When we imagine such things, we are not imagining something new or outlandish. We are imagining the life that is laid out in the Book of Common Prayer. We are imagining the life proclaimed by the prophets and by our Blessed Lord Jesus in the Gospel. We are imagining the life that our Father in heaven intended for us at our creation. Such a life, then, is a prize beyond value or comparison, because it is a gift of eternal, self-aware, responsible, and productive fellowship with the Living God, beginning the very instant that we take it up with the help of God’s grace.

This sort of life begins to take shape with the Daily Offices, as we learn that all of Holy Scripture speaks to us, and as God’s grace opens our hearts to some particular verse that speaks to our particular needs or encouragement. Such a verse appears in today’s New Testament lesson at Morning Prayer: "O Jerusalem, Jerusalem, thou that killest the prophets, and stonest them which are sent unto thee, how often would I have gathered thy children together, even as a hen gathereth her chickens under her wings, and ye would not!"

This verse demonstrates why all the competing forms of "modernized Christianity" that we are offered almost every day must fail and end in tragedy. What these "modernized" or "updated" substitutes for Biblical Christianity have in common is their transformation of religion into a "consumer product" designed to appeal to the "market" of this fallen world. In the worst sort of clericalism, their clergy become entertainers, reassuring their people that the grim business of the world’s killing the prophets to resist God’s Word has nothing to do with them. That first half of this verse becomes "the clergy’s problem," so that all the people need to focus on is the image of the hen and her chicks in the second half of the verse.

But the two halves of this verse from the Gospel were not given by two "different Christs" with "two different religions" to offer, from which we may choose the one that we like, the one that corresponds to the secular world around us. At the extreme, the feminists and their feminized clergy have even claimed that our Lord’s comparing his love to that of a mother hen means that we can call God "Mother" or anything else that is pleasing to our culture. At the same extreme, the inventors of "new Christianities" go on to argue that if God is either "Father" or "Mother," then it doesn’t matter whether brides and grooms are male or female, or who represents Christ at the altar, as long as everyone is happy and finds a "God" and a "Christ" to his or her liking.

Yes, indeed, the love of God is very tender, but that tender love does not meet a like tenderness in this world. Jesus Christ said, "I would have gathered," and not "I have gathered," because those who came before him to proclaim the goodness of God were killed and stoned. Jesus Christ himself, who is the Living Word of his Father and the perfection of his Mercy, was crucified for delivering the Truth that only the Kingdom of God endures, and that all earthly cultures and their fads and fancies, pass away.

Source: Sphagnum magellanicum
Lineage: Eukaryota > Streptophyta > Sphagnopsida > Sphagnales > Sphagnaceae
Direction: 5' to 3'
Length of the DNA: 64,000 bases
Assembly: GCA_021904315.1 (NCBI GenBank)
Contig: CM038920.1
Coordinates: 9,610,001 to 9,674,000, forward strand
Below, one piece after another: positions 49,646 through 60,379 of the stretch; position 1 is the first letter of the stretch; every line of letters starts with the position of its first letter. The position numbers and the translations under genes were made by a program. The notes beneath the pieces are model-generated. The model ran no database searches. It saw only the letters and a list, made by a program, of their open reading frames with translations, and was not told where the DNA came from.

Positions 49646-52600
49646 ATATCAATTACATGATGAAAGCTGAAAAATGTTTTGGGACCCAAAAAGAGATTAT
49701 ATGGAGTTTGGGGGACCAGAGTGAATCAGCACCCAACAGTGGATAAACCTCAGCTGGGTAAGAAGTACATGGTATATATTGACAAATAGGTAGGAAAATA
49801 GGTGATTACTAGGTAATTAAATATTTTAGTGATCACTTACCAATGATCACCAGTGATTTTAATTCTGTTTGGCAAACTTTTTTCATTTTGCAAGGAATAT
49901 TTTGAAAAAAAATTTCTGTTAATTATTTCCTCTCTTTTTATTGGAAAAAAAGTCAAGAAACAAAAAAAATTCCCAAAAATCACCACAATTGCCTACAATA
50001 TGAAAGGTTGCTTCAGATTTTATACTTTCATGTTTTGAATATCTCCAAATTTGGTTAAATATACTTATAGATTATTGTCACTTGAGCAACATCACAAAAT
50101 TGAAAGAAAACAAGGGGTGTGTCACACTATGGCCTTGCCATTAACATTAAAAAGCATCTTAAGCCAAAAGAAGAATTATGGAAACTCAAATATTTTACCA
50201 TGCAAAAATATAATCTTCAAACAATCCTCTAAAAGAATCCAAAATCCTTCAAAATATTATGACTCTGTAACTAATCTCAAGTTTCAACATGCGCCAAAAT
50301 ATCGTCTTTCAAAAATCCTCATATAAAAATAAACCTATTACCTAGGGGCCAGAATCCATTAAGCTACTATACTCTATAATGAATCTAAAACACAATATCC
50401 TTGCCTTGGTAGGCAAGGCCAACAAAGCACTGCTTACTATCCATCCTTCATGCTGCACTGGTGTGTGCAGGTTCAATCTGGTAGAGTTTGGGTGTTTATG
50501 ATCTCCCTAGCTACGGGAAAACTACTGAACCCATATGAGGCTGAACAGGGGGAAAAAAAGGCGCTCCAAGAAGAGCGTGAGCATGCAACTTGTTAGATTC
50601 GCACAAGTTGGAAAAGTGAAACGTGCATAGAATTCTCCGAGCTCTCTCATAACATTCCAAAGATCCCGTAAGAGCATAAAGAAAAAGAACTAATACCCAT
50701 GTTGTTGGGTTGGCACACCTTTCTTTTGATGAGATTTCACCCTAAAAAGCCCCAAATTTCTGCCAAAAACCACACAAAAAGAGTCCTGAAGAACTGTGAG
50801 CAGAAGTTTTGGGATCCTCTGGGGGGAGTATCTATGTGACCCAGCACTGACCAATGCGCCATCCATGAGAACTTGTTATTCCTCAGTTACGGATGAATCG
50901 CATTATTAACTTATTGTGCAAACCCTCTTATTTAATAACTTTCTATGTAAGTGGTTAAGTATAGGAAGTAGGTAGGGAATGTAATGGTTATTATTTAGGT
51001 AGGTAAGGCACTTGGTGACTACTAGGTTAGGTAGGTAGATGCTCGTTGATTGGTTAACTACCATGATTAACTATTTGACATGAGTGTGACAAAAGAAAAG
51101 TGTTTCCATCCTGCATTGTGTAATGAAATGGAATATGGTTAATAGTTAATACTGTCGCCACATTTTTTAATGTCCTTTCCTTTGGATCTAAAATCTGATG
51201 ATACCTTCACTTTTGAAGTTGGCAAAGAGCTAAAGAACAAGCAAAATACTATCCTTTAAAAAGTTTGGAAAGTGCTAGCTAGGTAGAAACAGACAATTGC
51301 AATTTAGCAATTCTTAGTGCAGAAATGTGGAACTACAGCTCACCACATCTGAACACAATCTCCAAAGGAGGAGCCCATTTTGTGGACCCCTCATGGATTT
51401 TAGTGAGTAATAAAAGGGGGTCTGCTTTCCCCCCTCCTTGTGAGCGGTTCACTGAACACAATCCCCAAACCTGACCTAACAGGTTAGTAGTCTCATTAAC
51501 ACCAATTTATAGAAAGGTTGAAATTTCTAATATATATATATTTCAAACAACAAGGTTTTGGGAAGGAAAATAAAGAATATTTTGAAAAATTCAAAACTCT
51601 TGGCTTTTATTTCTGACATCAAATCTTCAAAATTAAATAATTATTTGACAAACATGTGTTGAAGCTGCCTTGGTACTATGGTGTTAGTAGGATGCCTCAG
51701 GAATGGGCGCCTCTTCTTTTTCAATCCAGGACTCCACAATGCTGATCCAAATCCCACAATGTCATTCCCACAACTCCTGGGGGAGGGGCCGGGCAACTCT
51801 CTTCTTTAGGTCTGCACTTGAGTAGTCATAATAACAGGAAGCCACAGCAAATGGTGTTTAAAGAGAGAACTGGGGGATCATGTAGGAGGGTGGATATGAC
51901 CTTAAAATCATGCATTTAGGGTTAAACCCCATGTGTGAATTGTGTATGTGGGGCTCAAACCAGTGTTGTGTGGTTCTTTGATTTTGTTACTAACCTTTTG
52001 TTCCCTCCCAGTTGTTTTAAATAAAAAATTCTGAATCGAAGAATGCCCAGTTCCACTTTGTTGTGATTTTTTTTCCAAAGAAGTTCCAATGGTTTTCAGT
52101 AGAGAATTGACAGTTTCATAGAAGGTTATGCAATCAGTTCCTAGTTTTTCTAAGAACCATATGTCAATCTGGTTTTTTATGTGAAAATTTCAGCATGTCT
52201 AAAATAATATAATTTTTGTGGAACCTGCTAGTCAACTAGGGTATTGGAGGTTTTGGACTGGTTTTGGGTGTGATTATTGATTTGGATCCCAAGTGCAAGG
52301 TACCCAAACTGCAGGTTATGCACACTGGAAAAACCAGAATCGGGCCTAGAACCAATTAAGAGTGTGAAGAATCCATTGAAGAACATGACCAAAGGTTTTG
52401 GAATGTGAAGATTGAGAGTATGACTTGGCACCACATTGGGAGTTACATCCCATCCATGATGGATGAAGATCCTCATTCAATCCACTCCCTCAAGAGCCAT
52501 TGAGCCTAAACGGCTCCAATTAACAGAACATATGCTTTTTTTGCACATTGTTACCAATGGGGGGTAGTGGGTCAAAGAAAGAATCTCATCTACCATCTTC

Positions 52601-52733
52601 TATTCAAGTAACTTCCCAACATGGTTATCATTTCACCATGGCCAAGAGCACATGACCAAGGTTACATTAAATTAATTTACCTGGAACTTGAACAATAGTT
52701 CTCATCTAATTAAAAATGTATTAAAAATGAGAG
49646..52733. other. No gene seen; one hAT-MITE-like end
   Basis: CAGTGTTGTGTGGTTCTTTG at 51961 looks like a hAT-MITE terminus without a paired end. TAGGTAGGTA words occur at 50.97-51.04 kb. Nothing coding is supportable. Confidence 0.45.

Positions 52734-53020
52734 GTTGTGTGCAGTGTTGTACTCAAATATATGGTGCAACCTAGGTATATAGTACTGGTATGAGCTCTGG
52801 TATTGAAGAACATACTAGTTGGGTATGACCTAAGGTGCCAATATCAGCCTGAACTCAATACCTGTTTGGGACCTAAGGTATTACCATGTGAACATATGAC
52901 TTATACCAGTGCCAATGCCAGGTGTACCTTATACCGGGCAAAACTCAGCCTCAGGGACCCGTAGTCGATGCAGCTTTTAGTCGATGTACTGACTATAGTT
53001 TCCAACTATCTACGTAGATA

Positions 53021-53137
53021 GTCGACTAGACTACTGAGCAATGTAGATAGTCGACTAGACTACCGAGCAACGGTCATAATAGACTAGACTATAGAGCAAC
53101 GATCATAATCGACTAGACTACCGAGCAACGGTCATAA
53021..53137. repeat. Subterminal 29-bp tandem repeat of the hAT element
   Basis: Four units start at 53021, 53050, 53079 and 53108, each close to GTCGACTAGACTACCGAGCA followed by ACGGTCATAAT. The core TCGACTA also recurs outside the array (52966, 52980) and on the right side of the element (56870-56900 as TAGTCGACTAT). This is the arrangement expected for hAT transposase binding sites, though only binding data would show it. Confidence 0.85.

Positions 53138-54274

Of course, the fallen world and its slaves hate such a message, even if it is the greatest message of life and happiness that there could ever be, because sin is the hatred of life and happiness. All who take up the Truth of Jesus Christ and of his Father’s prophets must expect resistance and hatred. All who would even consider taking up this Truth must expect the world to lie to them in every way possible to keep them from giving themselves to the Truth once and for all. 

The good news is that Jesus Christ has already defeated every enemy of God, whether those enemies will admit it yet or not. And God will not force them to admit it until the Last Day, when Jesus Christ will come to judge the world, because he still offers us the opportunity to take up the courageous life of his prophets and only-begotten Son. God honors us with his patience and expectations, and we accept the honor of such a calling when we take up a disciplined life in his Son. And the best entrance to God’s Truth and to the life of God’s Truth continues to be the daily order of prayer and Bible study that has been the mark of every faithful and successful local church since the Day of Pentecost.

Please note: These sermons are offered for your meditation. If you wish to use them for some other purpose or republish them, please credit St. Andrew’s Church and Dr. Tarsitano.